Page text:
In today’s world, few uncontacted tribes continue to survive in remote rainforests. To their members, the developed world is an ominous mystery. Likewise, even in the Information Age, many people across the world speculate on what mysterious wisdom or ancient rituals those reclusive tribes might be hiding.
Multiply those questions by a factor of millions, and you can begin to imagine the scale of the collision between Old World and New. The Age of Discovery was a period of invasive exploration unlike any other in human history, in terms of magnitude. It was a time when entire civilizations were labeled as savage and alien. While Leonardo Da Vinci painted for royal patrons, and while Protestants challenged the Pope in Rome, across an ocean, illiterate sailors and mercenaries battled illiterate farmers and shepherds by the millions. The Spaniards and the Portuguese, versus the Aztecs and the Incas. They were arguably the most populous and powerful civilizations on Earth at the time. Each considered the other to be horrifically alien.
I write science fiction fantasy.Some might call it galactic empire fiction, one of the branches of space opera. My series has nothing to do with our real world, or with real world history … but it is about alien conquerors bent on enslavement on a massive scale. The Torth wield weapons superior to anything which humans or other alien civilizations can fend off. They outclass everyone with their instantaneous communication; their ability to cooperate and think collectively. And although the Torth resemble humans, and share a
common ancestry with humans, their fundamental values are vastly alien to any culture which has ever existed on Earth. They seem mysterious. And they are terrifyingly good at conquest.
The parallels are undeniable. When I read about conquistadors and the uncontacted lands they explored, as well as the mysteries they presented—I see shades of what I’m writing about. A frenzy of reckless enslavement. Translators forced to tread carefully. Shameful, or shameless, curiosity about outlandish prisoners of war. Dangerous quests spurred by half-baked myths and legends. God-emperors who demand sacrificial victims. Pirate strongholds in hidden caves. Swift changes in technology that necessitate new, never-before-seen battle tactics. Insane risks undertaken for the sake of glory. Kindness as a rare commodity.
From the perspective of history, recorded by the conquerors, the Age of Discovery is rife with descriptions of indigenous people as being primitive, savage, or barbarous. Some of this can be attributed to customs which many Europeans found shocking, such as human sacrifice and skull reshaping. But it is also, in part, because the conquistadors operated under a strict theocracy, promulgated by the Spanish Inquisition. Anyone who refused to convert to Catholicism was, by definition, unworthy of owning property or anything else.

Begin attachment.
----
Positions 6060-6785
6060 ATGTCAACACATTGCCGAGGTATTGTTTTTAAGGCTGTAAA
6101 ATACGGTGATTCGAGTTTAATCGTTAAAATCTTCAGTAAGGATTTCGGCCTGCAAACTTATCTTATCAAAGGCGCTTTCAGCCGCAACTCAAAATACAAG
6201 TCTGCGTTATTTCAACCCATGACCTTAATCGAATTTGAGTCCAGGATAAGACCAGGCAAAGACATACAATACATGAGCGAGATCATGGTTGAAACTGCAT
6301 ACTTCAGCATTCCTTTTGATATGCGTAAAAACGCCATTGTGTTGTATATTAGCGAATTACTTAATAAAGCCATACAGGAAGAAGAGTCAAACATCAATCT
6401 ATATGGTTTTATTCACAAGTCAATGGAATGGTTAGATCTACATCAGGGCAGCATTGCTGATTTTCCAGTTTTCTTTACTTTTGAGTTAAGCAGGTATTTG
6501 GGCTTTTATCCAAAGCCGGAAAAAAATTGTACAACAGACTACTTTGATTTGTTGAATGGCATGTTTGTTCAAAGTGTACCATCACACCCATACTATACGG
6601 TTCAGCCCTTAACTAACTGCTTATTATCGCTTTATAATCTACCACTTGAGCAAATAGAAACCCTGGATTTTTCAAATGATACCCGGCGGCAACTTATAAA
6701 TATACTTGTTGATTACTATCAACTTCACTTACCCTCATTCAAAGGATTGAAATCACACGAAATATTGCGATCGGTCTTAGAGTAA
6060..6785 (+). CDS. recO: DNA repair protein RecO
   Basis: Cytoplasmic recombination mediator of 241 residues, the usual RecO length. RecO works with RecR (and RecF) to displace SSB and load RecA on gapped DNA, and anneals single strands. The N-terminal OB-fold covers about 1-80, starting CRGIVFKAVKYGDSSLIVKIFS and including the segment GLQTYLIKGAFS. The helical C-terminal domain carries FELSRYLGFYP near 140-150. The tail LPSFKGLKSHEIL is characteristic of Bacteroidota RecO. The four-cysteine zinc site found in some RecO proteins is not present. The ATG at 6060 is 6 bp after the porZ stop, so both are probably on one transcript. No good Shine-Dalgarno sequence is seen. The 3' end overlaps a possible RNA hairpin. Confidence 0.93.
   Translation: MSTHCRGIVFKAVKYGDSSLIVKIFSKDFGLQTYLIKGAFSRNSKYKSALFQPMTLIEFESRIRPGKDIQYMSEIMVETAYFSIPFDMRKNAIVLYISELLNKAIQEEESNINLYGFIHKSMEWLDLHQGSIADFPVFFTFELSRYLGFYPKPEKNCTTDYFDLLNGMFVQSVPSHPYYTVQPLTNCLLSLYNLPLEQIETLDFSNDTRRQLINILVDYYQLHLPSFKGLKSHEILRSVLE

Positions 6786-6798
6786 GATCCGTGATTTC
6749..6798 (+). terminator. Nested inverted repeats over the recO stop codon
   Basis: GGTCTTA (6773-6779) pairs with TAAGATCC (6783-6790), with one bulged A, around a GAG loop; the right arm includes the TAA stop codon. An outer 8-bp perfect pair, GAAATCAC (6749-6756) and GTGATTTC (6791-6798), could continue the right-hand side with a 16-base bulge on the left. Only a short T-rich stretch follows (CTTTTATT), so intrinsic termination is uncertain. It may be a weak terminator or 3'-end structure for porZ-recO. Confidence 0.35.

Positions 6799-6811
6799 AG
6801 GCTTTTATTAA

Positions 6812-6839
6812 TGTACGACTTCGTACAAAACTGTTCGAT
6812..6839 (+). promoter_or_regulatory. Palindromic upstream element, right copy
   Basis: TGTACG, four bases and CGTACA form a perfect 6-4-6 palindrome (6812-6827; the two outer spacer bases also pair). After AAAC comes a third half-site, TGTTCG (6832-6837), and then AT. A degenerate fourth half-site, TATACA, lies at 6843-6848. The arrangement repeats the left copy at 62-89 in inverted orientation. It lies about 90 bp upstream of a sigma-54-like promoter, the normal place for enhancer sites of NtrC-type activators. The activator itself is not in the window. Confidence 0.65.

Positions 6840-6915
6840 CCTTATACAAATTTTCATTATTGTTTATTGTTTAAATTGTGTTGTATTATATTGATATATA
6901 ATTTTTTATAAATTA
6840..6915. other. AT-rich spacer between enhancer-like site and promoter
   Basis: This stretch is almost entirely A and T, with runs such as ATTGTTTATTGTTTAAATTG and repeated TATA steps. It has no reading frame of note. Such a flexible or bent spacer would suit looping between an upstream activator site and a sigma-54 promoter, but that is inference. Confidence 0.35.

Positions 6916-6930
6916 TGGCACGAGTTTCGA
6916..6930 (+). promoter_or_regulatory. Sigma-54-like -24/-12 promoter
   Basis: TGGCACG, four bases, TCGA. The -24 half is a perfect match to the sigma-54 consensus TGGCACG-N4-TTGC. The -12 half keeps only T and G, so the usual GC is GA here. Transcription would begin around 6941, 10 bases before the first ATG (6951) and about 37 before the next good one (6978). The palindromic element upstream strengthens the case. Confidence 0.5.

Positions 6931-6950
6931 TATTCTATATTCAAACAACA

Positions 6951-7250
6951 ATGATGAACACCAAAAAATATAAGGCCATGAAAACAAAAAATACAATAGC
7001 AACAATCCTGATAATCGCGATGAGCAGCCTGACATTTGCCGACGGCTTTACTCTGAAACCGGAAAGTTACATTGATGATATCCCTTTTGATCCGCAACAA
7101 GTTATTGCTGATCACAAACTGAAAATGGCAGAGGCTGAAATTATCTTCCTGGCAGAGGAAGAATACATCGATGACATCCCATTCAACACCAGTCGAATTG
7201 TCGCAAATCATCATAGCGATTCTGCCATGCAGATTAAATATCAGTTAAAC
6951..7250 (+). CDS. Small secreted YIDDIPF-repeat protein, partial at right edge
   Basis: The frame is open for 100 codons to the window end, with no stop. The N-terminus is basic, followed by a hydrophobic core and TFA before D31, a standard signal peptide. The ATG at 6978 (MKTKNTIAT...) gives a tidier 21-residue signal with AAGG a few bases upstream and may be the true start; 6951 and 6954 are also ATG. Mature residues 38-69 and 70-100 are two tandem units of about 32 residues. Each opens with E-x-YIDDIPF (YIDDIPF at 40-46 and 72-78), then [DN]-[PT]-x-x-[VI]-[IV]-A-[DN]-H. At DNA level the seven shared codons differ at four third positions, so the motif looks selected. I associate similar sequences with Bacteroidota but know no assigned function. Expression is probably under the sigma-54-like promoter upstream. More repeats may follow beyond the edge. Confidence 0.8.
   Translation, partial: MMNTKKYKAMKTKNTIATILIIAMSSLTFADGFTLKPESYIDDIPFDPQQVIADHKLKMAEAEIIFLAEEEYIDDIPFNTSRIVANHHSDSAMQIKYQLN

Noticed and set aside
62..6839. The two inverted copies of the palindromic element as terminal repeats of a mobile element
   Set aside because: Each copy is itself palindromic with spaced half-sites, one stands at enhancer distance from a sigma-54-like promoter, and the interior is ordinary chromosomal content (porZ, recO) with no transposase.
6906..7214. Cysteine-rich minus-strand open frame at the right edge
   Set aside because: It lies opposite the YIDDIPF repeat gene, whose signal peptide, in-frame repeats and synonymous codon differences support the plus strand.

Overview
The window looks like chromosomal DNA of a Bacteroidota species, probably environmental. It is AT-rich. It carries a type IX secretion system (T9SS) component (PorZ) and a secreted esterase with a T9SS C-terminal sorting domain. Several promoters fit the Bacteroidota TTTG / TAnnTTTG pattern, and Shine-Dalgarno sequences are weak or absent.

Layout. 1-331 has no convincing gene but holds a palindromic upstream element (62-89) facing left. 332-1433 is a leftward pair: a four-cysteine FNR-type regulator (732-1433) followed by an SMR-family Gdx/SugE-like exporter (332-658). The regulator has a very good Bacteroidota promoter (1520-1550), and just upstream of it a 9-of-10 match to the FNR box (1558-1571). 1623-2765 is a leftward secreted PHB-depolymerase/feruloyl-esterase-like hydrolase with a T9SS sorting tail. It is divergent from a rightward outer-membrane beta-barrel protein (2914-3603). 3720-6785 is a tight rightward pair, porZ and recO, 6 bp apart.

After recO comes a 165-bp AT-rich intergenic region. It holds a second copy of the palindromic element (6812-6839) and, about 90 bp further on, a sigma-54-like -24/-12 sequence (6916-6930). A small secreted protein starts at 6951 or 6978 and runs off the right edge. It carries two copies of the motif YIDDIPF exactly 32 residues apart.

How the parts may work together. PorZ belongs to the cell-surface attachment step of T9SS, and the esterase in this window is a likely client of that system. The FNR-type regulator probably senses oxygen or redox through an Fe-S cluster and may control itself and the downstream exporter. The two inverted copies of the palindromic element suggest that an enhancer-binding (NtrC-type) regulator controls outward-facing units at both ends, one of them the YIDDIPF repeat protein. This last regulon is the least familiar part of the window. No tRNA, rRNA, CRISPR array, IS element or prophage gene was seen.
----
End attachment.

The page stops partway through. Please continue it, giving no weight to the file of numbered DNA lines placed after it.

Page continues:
More to the point, the conquistadors needed a legal excuse in order to pillage. The faraway Pope and monarchs would not condone invading and destroying faithful Christians. So when a conquistador invaded an indigenous village, his men did not translate the call to convert. They simply read it in Spanish, as their legal duty warranted. Then they would proceed to conquer the unrepentant pagans, gaining new land, treasures, and slaves. When the conquistador—often of peasant origins—sent a percentage of this newfound wealth across the ocean as a gift to the Crown, he gained a noble title, plus the right to own an estate; riches he could never obtain in Spain.
In other words, the conquistadors had strong incentives to enslave and exploit natives, rather than to trade peacefully. To learn anything nuanced about their enemies, such as indigenous languages, would only take time away from their goals. Many conquistadors were illiterate and uninterested in anthropology. They also needed to retain the loyalty of their soldiers, who were burdened by cumbersome armor, harquebuses, and warhorses. If they dared show any interest in pagan cultures, that would gain them the wrong sort of attention. The conquistadors were legally obligated to bring along Catholic priests, who had to be outwardly sympathetic to the Spanish Inquisition. Sometimes a conquistador would find it necessary to question a hostage, but in almost all instances, he relied on an indigenous translator who had been enslaved long enough to learn Spanish.
Like the 16th century conquistadors, the alien Torth of my series are under intense pressure to disassociate from their targets of conquest. The Torth don’t speak out loud, since their minds are permanently networked together in a souped-up internet. They don’t speak to slaves or “savages.” They never communicate with slaves, except to give commands. And as far as they’re concerned, humans are their primitive cousins, like chimpanzees.
On the other side of the clash…the Torth seem frighteningly mysterious to people who cannot plug into the galaxy-spanning mental
network. Slaves cannot easily hide secrets from their telepathic masters, which makes escape nearly impossible. The Torth are capable